A vigorous appetite is a constant characteristic of Odysseus in the Iliad and Odyssey. On one occasion, in the former tale, he is employed on arduous enterprises nearly all night, and a careful reader, if not absorbed in the loftier features of the poem, may note that thrice between sunset and morning he accepts an invitation to a hearty meal, and apparently on each occasion does full justice to the cheer. This thoroughly human trait has not escaped the attention of the poet who invented this Phæacian episode, and who certainly was in little danger of erring in the direction of excessive dignity and seriousness. When Odysseus, despite this breaking of his fast, makes a pathetic appeal for food to Nausicaa’s parents, a few hours later, it is in words whose extravagance is carried to the verge of grotesqueness. Among the heroes of the mythic age, perhaps Heracles only is more notable as a valiant trencher-knight.

Nausicaa now makes preparations for her return homeward, and, having mounted the wagon, she thus addresses Odysseus: —

“ Stranger, arise, and townward fare, that I may conduct thee
Unto the house of my wise father, in which I assure thee
Thou shalt behold whosoever are noblest of all the Phæacians.
Yet thou must do as I say : thou seem’st not lacking in shrewdness.
While we are passing along by the fields and the farms of our people,
So far among my maids, close after the mules and the wagon
Thou mayst come, with speed, and I will be guide on the journey.
But as we come to the town, round which is a high-built rampart,
And upon either side of the city a beautiful harbor ” —

Nausicaa runs off into an admiring description of her home, until she is even guilty of forgetting the main clause of her original sentence ! It appears that the narrow road over the isthmus into the town is the favorite resort of idlers, whose discourteous remarks the princess dreads to face in Odysseus’ company. With quick fancy she imagines what they would say : —

“ ‘ Who is yon stranger who follows Nausicaa ?
Handsome and stately
Is he. Where did she find him ? She ’ll have him herself for her husband !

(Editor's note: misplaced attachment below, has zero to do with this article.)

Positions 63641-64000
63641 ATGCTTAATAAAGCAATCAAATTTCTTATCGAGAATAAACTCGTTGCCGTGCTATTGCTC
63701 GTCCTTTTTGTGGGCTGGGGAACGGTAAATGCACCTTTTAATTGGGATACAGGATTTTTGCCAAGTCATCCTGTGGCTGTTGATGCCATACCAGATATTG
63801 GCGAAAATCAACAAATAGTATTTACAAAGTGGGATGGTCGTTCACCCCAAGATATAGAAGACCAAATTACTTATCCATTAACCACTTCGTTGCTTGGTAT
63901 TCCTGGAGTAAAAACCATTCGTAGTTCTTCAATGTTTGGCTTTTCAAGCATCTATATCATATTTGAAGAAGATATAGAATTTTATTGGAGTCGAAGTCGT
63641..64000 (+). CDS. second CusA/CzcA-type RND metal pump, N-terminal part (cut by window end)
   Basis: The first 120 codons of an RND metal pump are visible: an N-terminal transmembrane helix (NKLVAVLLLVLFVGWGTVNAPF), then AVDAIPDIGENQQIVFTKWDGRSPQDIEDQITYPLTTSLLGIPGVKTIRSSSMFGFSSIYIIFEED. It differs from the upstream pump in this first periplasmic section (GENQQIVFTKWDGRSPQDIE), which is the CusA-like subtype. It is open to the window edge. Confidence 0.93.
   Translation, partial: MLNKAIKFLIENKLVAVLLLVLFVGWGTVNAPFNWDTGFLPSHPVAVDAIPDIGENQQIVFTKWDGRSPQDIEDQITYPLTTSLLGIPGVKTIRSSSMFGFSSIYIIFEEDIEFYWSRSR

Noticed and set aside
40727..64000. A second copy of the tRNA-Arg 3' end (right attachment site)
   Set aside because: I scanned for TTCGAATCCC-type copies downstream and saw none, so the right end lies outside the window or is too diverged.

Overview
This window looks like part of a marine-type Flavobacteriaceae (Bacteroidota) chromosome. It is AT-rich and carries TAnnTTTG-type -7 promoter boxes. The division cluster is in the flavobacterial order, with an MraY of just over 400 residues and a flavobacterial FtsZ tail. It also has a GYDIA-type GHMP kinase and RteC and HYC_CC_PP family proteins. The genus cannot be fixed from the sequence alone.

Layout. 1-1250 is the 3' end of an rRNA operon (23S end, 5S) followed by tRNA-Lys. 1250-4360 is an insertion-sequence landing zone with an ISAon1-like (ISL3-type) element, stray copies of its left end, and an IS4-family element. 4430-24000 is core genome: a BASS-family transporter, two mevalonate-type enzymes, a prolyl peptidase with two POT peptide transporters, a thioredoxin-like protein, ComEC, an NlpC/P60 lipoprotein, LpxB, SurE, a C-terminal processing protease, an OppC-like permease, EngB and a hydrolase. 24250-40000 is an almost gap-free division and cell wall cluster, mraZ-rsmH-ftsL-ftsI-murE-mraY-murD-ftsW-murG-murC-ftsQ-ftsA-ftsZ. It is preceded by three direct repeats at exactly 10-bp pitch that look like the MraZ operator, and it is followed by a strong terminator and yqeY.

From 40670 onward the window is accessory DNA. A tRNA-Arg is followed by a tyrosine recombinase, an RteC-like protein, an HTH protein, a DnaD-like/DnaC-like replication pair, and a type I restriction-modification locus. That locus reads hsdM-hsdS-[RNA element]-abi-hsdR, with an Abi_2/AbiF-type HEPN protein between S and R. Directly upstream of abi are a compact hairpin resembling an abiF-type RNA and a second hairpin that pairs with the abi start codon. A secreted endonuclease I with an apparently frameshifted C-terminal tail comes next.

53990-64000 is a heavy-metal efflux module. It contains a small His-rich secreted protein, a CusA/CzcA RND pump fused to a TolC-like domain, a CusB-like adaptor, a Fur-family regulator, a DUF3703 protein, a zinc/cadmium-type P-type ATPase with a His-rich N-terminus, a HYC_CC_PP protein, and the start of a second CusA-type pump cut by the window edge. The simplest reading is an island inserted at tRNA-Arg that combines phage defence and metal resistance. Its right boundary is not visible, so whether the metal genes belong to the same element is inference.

Either she rescued him as a castaway out of his vessel,
One of a far-off people, — since none there are who are near us, —
Or some god much prayed for is down from the heavens descended
At her petition, and he for his wife shall have her forever.
So is it better, if she has gone and found her a husband
Out of another land, for these of her folk, the Phæacians,
She disdains, though many and excellent men are her suitors.’ ”

Lest we should fancy the last words to be a mere fiction of Nausicaa to raise herself in the handsome stranger’s esteem, the poet has taken care to put the same assertion, in somewhat stronger form, into the mouth of Pallas Athene, when she appears in the night to the princess, at the opening of the sixth book.

“ So would they talk, and for me it would be a disgrace ! — and I also
Should with another girl be angry, whoever so acted ;
Who, in spite of her friends, while her father and mother were living,
Mingled freely with men, ere yet she was publicly wedded.”

It is quite possible that these very proper remarks of the king’s daughter, on the duty of maidenly modesty, are prompted in part by the consciousness that her own innocent loquacity has just carried her somewhat too far.

“ Stranger, and thou must now to my words give attention, that quickly
Thou mayst obtain safe-conduct, and homeward return, from my father.
Near to the road thou wilt notice a beautiful grove of Athene, —
Poplars: within it a fountain flows, and a meadow surrounds it.
There my father’s domain is found, and his fruitful inclosure.”

Here, then, outside the town, Odysseus is to remain behind until the girls have had time to reach home. Then he also may pass into the city, where he will have no difficulty in finding the palace, so inferior are the ordinary Phæacian houses to the stately abode of Alkinoös.